The tenets of Christianity run through the poem. Gawain is seen making confessions at the chapel every day in a bid to ward off the seductive actions of Bertilak’s wife. The irony is, however, that he fails to disclose that he has received the girdle from Bertilak’s wife. When the time comes for Gawain to take the ax from the Green Knight, he gives him more than a nick on his neck, choosing to preserve his life rather than kill him as the rules of the game had stipulated. As such, mercy is given primacy over the law. The overall implication of this event can be interpreted to mean that the express practice of religious values has the advantage of preservation. Strikingly, this event takes place at the chapel, as opposed to the castle or the battlefield.
Knights were held in high regard for their outstanding virtues and values. Bravely, humility, honor to duty, and readiness to pay with their own lives to protect their masters were some of the greatest honors. A critical analysis of the poem, however, exposes the knights as only normal human beings with normal human fallibility. It also exposes the code of courtesy as one that is not alive to realities of human weakness and highly exposing the Knights to the breach of their knighthood, especially as seen through the practice of courtly love.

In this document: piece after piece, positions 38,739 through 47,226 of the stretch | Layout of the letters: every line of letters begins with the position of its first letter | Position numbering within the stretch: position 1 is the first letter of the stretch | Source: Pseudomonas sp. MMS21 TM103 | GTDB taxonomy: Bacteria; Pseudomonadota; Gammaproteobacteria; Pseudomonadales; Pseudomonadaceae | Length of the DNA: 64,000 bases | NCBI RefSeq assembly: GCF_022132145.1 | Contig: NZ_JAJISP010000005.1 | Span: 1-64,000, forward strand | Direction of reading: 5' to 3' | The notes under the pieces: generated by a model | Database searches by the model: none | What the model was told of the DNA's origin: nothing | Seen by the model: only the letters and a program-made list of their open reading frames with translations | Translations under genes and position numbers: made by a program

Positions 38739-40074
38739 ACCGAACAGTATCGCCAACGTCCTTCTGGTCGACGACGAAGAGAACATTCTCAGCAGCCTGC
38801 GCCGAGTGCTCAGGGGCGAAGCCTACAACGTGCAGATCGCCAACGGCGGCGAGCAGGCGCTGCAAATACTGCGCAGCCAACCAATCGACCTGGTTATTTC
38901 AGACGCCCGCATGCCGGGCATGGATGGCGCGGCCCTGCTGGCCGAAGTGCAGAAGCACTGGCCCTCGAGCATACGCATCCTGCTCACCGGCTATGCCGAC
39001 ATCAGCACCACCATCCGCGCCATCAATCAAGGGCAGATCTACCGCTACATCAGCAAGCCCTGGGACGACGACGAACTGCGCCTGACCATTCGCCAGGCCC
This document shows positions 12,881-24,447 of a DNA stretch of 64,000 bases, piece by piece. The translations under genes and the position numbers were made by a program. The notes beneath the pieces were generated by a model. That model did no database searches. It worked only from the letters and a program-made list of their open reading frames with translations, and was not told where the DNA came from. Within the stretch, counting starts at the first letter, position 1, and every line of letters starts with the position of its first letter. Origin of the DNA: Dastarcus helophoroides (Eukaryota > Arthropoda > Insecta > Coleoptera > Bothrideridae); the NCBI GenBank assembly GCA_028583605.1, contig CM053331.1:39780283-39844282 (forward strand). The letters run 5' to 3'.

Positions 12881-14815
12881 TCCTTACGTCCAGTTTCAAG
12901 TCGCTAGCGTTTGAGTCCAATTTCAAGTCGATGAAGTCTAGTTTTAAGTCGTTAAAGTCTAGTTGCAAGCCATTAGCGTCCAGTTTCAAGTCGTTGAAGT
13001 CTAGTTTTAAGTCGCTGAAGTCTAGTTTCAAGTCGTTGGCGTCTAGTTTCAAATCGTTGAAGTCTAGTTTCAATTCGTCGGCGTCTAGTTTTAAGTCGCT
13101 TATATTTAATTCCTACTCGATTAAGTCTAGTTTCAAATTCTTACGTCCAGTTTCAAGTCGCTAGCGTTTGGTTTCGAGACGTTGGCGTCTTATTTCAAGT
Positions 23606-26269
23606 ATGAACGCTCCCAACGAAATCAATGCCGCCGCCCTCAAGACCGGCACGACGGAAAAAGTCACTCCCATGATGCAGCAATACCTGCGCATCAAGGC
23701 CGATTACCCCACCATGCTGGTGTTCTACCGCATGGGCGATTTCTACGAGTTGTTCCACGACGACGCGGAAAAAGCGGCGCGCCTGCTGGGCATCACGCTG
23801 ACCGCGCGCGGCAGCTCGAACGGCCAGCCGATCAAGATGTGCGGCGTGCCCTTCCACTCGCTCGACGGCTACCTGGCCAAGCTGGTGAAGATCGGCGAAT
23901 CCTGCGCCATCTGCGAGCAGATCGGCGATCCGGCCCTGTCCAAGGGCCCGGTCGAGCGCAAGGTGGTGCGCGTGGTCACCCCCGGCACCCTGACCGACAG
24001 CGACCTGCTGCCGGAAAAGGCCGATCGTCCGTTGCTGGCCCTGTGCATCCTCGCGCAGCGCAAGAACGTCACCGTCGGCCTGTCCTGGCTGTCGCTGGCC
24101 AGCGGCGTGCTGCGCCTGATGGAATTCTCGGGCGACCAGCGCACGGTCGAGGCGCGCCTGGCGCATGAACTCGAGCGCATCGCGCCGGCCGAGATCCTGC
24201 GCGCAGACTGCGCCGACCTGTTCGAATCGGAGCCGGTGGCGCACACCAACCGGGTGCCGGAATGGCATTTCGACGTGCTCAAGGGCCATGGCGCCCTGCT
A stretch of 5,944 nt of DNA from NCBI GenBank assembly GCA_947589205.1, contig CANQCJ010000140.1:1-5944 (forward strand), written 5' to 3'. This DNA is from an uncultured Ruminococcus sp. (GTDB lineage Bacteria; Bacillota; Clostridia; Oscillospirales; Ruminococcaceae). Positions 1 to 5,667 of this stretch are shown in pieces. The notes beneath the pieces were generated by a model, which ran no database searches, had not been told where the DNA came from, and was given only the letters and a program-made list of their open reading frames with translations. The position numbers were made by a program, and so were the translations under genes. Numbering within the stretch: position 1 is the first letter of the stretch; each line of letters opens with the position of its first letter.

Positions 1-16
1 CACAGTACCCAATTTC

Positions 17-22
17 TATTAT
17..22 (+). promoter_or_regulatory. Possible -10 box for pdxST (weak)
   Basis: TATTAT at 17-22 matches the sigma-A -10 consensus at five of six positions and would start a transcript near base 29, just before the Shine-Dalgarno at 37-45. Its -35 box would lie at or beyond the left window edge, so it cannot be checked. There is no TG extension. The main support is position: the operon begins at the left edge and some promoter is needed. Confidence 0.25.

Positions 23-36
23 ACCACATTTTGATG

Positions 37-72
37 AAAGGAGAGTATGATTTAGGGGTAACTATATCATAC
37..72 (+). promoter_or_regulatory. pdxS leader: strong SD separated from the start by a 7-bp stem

Gawain’s commitment to the doctrine of courtly love, as practiced in the Camelot, brings to light serious social issues on living up to courtesy. As a knight, he was expected to engage a certain level of flirtations with the ladies of the court with only minimal physical interactions such as a kiss or a pat. Even though Gawain begs lady Bertlak for permission to serve in a more comfortable position, the lady refuses his requests, further putting him the greater risk of breaching his knighthood. Gawain, therefore, is exposed to a situation where he has to confront and battle his own erotic desires as well as those of Lady Bertlak’s. Courtly love as a value of courtesy exposes Gawain to a difficult situation with Lady Bertilak as keeping that value was, in reality, hard to keep in terms of balancing preserving one’s chastity and offending the Lady of the court.